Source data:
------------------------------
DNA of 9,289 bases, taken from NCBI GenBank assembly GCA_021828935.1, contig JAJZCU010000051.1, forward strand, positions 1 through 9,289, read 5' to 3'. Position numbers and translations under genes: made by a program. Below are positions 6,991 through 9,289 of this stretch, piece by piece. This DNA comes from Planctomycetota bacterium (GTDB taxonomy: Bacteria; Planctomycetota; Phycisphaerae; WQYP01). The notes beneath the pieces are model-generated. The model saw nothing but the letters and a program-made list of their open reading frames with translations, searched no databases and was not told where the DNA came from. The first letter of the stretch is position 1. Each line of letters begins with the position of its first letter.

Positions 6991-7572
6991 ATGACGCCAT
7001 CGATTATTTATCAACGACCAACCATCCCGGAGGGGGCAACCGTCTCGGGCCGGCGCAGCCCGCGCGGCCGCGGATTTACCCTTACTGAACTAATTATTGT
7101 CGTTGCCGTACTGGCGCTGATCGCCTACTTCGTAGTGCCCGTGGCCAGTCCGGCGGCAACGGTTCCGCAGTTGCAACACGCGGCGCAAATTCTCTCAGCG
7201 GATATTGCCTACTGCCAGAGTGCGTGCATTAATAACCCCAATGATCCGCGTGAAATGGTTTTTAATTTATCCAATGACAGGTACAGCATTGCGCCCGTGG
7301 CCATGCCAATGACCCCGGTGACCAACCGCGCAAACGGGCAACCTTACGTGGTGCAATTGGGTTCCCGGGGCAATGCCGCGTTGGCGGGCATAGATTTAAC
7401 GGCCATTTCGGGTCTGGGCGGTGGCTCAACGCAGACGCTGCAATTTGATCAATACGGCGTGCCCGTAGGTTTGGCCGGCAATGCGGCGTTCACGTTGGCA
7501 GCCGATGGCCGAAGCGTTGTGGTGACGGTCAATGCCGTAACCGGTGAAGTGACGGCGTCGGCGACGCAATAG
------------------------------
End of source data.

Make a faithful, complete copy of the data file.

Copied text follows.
DNA of 9,289 bases, taken from NCBI GenBank assembly GCA_021828935.1, contig JAJZCU010000051.1, forward strand, positions 1 through 9,289, read 5' to 3'. Position numbers and translations under genes: made by a program. Below are positions 6,991 through 9,289 of this stretch, piece by piece. This DNA comes from Planctomycetota bacterium (GTDB taxonomy: Bacteria; Planctomycetota; Phycisphaerae; WQYP01). The notes beneath the pieces are model-generated. The model saw nothing but the letters and a program-made list of their open reading frames with translations, searched no databases and was not told where the DNA came from. The first letter of the stretch is position 1. Each line of letters begins with the position of its first letter.

Positions 6991-7572
6991 ATGACGCCAT
7001 CGATTATTTATCAACGACCAACCATCCCGGAGGGGGCAACCGTCTCGGGCCGGCGCAGCCCGCGCGGCCGCGGATTTACCCTTACTGAACTAATTATTGT
7101 CGTTGCCGTACTGGCGCTGATCGCCTACTTCGTAGTGCCCGTGGCCAGTCCGGCGGCAACGGTTCCGCAGTTGCAACACGCGGCGCAAATTCTCTCAGCG
7201 GATATTGCCTACTGCCAGAGTGCGTGCATTAATAACCCCAATGATCCGCGTGAAATGGTTTTTAATTTATCCAATGACAGGTACAGCATTGCGCCCGTGG
7301 CCATGCCAATGACCCCGGTGACCAACCGCGCAAACGGGCAACCTTACGTGGTGCAATTGGGTTCCCGGGGCAATGCCGCGTTGGCGGGCATAGATTTAAC
7401 GGCCATTTCGGGTCTGGGCGGTGGCTCAACGCAGACGCTGCAATTTGATCAATACGGCGTGCCCGTAGGTTTGGCCGGCAATGCGGCGTTCACGTTGGCA
7501 GCCGATGGCCGAAGCGTTGTGGTGACGGTCAATGCCGTAACCGGTGAAGTGACGGCGTCGGCGACGCAATAG